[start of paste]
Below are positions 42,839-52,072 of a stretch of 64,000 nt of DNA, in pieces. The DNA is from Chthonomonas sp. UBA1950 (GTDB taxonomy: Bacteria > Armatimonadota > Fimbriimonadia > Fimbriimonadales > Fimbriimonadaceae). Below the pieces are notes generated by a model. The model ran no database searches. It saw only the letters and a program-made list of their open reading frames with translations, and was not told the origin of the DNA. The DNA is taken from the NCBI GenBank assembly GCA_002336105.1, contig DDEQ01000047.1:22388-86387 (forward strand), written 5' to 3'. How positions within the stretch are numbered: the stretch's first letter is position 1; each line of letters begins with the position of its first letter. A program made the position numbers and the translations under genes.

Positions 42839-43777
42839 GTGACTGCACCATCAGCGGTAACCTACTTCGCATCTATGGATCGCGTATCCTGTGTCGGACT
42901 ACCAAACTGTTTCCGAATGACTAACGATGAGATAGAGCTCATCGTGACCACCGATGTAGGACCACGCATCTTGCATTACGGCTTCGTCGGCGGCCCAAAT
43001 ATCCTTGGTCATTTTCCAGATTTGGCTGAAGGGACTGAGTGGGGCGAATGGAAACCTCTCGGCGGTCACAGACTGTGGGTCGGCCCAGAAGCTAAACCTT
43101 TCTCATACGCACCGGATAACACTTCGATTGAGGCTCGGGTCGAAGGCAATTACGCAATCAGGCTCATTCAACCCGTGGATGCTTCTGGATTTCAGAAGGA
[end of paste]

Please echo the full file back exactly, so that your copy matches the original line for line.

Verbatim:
Below are positions 42,839-52,072 of a stretch of 64,000 nt of DNA, in pieces. The DNA is from Chthonomonas sp. UBA1950 (GTDB taxonomy: Bacteria > Armatimonadota > Fimbriimonadia > Fimbriimonadales > Fimbriimonadaceae). Below the pieces are notes generated by a model. The model ran no database searches. It saw only the letters and a program-made list of their open reading frames with translations, and was not told the origin of the DNA. The DNA is taken from the NCBI GenBank assembly GCA_002336105.1, contig DDEQ01000047.1:22388-86387 (forward strand), written 5' to 3'. How positions within the stretch are numbered: the stretch's first letter is position 1; each line of letters begins with the position of its first letter. A program made the position numbers and the translations under genes.

Positions 42839-43777
42839 GTGACTGCACCATCAGCGGTAACCTACTTCGCATCTATGGATCGCGTATCCTGTGTCGGACT
42901 ACCAAACTGTTTCCGAATGACTAACGATGAGATAGAGCTCATCGTGACCACCGATGTAGGACCACGCATCTTGCATTACGGCTTCGTCGGCGGCCCAAAT
43001 ATCCTTGGTCATTTTCCAGATTTGGCTGAAGGGACTGAGTGGGGCGAATGGAAACCTCTCGGCGGTCACAGACTGTGGGTCGGCCCAGAAGCTAAACCTT
43101 TCTCATACGCACCGGATAACACTTCGATTGAGGCTCGGGTCGAAGGCAATTACGCAATCAGGCTCATTCAACCCGTGGATGCTTCTGGATTTCAGAAGGA